Z-polytopes and convex closures

In geometry, a convex set is a set of points such that for any two points in the set, the line segment connecting the points is also in the set. The convex hull of a set of points is the minimal convex set containing the given set, or in other words the intersection of all convex sets containing the set. A Z-polytope is a set of points with integer coordinates, such that every point with integer coordinates in its convex hull is already contained in the Z-polytope. A Z-polygon is a two-dimensional Z-polytope.

If a regular temperament of rank r+1 has no elements which are fractions of the octave, one of the generators can be taken as "2", and the octave-equivalent pitch classes form a free abelian group of rank r, which can be written as an r-tuple of integers [a1 a2 ... ar]. A periodic scale in this regular temperament is then a finite set of such r-tuples, and the minimal Z-polytope containing this set is the convex closure of the scale. If a just intonation tuning is chosen, one where every generator is tuned as a just interval belonging to the p-limit group or subgroup the temperament maps from, then a transversal is obtained; for any tuning of the temperament, the specific notes can be obtained by mapping from the notes of the transversal. Such a transversal may be called a Z-polytope transversal, and in case of a planar temperament, where the Z-polytope lies in a plane, a Z-polygon transversal.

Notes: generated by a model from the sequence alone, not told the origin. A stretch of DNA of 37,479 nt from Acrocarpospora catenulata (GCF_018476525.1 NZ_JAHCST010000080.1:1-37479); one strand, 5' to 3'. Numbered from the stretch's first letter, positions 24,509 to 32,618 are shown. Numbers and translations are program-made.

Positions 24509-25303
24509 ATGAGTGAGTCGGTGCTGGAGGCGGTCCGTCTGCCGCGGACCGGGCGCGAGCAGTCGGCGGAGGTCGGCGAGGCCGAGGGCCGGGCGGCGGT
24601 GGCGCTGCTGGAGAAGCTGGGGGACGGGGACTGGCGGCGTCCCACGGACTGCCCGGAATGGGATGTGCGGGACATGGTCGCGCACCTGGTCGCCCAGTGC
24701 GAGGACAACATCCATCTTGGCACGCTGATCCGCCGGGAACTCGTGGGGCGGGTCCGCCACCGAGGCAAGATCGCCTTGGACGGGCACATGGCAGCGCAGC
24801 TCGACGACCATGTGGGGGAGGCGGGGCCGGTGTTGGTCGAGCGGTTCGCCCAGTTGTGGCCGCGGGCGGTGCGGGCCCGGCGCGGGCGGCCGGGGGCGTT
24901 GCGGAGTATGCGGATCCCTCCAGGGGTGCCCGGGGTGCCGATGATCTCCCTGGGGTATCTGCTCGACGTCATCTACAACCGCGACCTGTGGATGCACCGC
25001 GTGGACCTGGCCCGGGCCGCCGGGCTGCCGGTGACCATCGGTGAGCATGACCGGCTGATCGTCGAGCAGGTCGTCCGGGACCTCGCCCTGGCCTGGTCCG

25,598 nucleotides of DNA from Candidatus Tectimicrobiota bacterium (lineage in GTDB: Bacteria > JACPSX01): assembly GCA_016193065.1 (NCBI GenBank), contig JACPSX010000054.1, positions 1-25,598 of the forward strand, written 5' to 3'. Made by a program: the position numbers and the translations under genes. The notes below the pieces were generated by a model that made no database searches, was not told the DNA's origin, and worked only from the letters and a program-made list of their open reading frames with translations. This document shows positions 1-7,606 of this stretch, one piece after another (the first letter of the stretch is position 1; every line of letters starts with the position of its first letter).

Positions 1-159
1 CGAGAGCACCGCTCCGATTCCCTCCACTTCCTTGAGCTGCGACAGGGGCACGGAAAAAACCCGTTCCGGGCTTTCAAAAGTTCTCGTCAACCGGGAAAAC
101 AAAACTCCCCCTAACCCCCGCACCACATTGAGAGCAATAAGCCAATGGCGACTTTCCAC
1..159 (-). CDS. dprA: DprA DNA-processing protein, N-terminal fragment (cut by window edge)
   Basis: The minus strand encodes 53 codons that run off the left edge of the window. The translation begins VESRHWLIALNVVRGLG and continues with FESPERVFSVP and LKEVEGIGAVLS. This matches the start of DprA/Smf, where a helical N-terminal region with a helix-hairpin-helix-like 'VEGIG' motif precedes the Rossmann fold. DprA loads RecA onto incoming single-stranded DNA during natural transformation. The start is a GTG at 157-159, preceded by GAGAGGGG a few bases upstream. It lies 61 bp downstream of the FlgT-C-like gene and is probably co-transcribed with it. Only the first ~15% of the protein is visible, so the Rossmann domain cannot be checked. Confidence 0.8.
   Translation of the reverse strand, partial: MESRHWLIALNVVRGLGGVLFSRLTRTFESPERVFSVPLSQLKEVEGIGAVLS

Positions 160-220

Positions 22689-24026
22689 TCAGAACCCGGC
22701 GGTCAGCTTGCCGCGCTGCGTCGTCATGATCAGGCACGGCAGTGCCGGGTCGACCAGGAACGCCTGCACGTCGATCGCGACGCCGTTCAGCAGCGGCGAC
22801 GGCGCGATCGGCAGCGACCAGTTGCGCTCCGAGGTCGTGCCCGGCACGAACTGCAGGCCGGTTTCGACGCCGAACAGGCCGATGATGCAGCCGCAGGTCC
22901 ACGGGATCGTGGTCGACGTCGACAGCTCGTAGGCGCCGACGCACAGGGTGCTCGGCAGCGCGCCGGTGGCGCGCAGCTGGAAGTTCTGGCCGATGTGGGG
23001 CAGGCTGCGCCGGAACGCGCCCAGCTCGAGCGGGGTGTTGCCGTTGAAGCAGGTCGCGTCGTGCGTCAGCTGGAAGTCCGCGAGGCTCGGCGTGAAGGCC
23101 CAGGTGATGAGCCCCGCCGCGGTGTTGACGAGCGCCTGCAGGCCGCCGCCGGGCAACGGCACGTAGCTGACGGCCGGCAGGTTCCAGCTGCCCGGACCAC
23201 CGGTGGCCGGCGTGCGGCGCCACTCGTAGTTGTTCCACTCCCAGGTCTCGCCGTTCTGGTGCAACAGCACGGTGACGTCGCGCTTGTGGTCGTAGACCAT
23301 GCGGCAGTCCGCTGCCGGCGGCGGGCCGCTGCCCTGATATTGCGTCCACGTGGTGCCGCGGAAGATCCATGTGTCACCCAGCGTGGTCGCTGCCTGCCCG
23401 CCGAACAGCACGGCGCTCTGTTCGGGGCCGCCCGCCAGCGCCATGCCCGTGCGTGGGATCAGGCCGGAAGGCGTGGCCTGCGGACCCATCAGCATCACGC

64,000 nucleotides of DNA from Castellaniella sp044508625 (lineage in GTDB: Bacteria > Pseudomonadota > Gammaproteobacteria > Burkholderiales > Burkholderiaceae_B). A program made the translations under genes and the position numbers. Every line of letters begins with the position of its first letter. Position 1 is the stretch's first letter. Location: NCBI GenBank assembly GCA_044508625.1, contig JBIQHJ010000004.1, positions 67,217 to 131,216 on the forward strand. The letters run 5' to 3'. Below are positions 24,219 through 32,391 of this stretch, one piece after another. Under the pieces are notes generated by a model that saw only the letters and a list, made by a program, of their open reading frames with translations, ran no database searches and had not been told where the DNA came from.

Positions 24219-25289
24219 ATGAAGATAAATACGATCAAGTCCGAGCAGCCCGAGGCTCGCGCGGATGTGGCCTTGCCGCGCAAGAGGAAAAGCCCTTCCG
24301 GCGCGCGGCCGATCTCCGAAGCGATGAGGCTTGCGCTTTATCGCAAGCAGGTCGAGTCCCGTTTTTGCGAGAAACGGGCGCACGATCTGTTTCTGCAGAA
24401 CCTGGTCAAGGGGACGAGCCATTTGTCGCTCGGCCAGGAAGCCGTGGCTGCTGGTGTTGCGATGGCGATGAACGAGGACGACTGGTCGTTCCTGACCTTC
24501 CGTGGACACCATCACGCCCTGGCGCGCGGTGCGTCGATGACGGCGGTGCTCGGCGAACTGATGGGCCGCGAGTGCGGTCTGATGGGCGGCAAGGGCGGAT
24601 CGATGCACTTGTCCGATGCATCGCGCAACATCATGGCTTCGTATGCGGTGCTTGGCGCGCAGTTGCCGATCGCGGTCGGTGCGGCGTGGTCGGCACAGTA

Oblique transversals

Sometimes a normal sort of transversal using only two odd primes cannot be found for a given planar temperament, in which case the transversal will not work with Scala's lattice drawing command. In these cases an oblique transversal can be given; these have completely incorrect values considered as approximations, but with a correctly chosen val or tuning map, will give correct results for the temperament tuning. Since there is no reason not to, we use 2.3.5 5-limit vals for oblique vals, and give a corresponding valid val which will give correct N-edo tunings for the given oblique transversal. In Scala, under the pull-down menu for Modify, scroll down to Project, and check the Project the val option. Put the valid val into the box, apply it, and you transform the oblique transversal into the correct tuning. Oblique transversals are listed with an asterisk, like Roger Maris supposedly was.

Transversal listings

Below is a listing of some Z-polygon transverals and oblique transversals for various well-known scales. Reading these into Scala and using the indicated subgroup generators for the horizonal and vertical factors in the "Lattice and player" under the "Analyze" pull-down menu in Scala, lattice diagrams of the convex closure of the scales in various planar temperaments can be obtained. Tempering the transversal in whatever tuning you favor you can make use of these convex closures; in fact, for microtemperaments such as breedsmic or ragismic you can keep the just intonation tuning and consider it tempered. The Scala Temper command gives a number of options, and another tempering possibility is to use the edo with the optimal patent val. The list below therefore covers some of the same ground as Diaconv scales, but without giving an explicit tempering, something which is easily accomplished inside of Scala.

Septimal hexany

15/14 5/4 10/7 3/2 12/7 2

7-limit diamond [-1, 0]^3 chord cube

8/7 7/6 6/5 5/4 4/3 7/5 10/7 3/2 8/5 5/3 12/7 7/4 2

9-limit diamond

10/9 9/8 8/7 7/6 6/5 5/4 9/7 4/3 7/5 10/7 3/2 14/9 8/5 5/3 12/7 7/4 16/9 9/5 2

Dekatesserany ([0,1]^3 chord cube)

21/20 15/14 35/32 9/8 5/4 21/16 35/24 3/2 49/32 25/16 105/64 7/4 15/8 2